Jay Chandrasekhar and Kevin Heffernan are perhaps best known as members of the Broken Lizard comedy troupe, responsible for films like Super Troopers, Club Dread, and Beerfest. I sat down with them to discuss their upcoming film The Babymakers. Keep reading to learn about the origin of Super Trooper's "Meow Game," why an Academy Award winning writer is their "swinging dick guy," and the possibility of Super Troopers 2.

CH: Am I correct that this is the first film that you directed that was not your own script?

Jay: Yeah.

Kevin: Well, kind of, yeah.

J: Don't say Dukes of Hazzard.

K: Okay, I won't. Yeah, I guess so, right?

CH: What was it that drew you to this script and what was it like directing someone else's work instead of your own?

J: I guess what I liked about it is that it had a combination of a real relationship coupled with the types of jokes that we had already been making. So it was our tone, but it had a relationship that you felt like, "Oh, it's sort of male view of it" — I mean, that was what we originally had, and then we sort of developed it and added a lot of jokes, and then made the relationship a little more real, and tried to even it out a little more and add more to the female side.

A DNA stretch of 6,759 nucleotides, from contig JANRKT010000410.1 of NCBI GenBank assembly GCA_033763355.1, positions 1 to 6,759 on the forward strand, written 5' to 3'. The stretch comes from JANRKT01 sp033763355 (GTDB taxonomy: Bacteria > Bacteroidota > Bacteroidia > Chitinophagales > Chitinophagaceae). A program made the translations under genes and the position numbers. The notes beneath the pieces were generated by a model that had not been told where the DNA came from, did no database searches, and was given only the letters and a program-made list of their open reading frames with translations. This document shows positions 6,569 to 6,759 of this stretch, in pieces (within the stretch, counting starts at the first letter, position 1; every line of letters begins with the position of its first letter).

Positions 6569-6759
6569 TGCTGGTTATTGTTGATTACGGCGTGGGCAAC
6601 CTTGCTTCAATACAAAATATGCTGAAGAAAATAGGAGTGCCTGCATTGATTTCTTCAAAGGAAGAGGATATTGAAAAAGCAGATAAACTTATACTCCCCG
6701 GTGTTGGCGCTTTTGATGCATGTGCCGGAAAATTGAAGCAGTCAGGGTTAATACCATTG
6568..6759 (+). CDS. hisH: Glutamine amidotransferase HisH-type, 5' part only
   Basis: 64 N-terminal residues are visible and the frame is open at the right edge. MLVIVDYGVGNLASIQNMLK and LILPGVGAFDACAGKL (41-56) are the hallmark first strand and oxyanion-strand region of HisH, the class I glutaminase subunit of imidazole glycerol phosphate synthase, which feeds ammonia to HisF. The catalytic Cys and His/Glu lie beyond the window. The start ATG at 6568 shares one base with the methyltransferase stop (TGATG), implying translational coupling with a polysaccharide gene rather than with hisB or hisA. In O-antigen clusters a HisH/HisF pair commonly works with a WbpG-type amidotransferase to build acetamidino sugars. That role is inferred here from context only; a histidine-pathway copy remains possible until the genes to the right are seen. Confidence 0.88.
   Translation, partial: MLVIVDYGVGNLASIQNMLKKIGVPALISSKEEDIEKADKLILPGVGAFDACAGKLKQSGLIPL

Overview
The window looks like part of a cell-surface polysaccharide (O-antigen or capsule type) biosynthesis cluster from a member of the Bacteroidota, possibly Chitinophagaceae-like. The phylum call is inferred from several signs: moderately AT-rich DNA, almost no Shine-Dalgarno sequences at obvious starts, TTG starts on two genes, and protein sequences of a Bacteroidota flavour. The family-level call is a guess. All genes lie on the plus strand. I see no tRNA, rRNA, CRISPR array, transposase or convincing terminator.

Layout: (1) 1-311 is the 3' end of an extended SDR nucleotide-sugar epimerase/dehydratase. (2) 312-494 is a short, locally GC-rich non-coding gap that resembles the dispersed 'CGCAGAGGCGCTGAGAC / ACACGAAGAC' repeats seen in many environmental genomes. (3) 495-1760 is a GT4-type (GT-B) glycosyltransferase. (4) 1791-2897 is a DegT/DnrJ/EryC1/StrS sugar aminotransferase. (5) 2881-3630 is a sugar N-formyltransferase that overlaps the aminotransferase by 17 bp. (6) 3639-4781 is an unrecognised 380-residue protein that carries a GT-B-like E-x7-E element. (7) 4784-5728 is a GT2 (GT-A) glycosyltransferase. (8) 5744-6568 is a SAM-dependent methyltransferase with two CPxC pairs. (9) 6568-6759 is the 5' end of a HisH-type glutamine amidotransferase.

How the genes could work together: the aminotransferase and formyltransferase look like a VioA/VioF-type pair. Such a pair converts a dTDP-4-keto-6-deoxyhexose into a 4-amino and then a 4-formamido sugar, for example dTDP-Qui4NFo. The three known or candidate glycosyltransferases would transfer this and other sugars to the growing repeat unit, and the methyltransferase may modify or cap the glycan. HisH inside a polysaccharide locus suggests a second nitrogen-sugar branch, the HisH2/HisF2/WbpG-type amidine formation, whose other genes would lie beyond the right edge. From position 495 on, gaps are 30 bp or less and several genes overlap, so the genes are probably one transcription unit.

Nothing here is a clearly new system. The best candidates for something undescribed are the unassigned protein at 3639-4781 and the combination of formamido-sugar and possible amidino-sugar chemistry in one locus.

K: We still felt like it was our sort of sense of humor. A couple years ago I made a movie called Strange Wilderness with this guy Pete Gaulke who wrote and directed it, and he had written this script [for The Babymakers]… he gave it to us because we had a deal with Warner Brothers at the time and he said, "Hey, this is kind of in your wheelhouse, check it out. You guys might be interested in this." We both really liked it because it had a real thing that this guy went through (it's autobiographical; he had problems having a baby) and then it had this heisty kind of humor stuff to it. It fit our sensibility.

CH: Now when you say "our sense of humor" I have a sense about what that means from watching your previous movies. But if someone were to ask "what is your sense of humor," how would you put it into words?

K: [laughs] Well, we both definitely like to have a healthy mixture of the lowbrow with the highbrow, right, which we like. I think probably kind of bawdy, but at the same time we have jokes that maybe take you second to get, or you don't get until the third time watching it.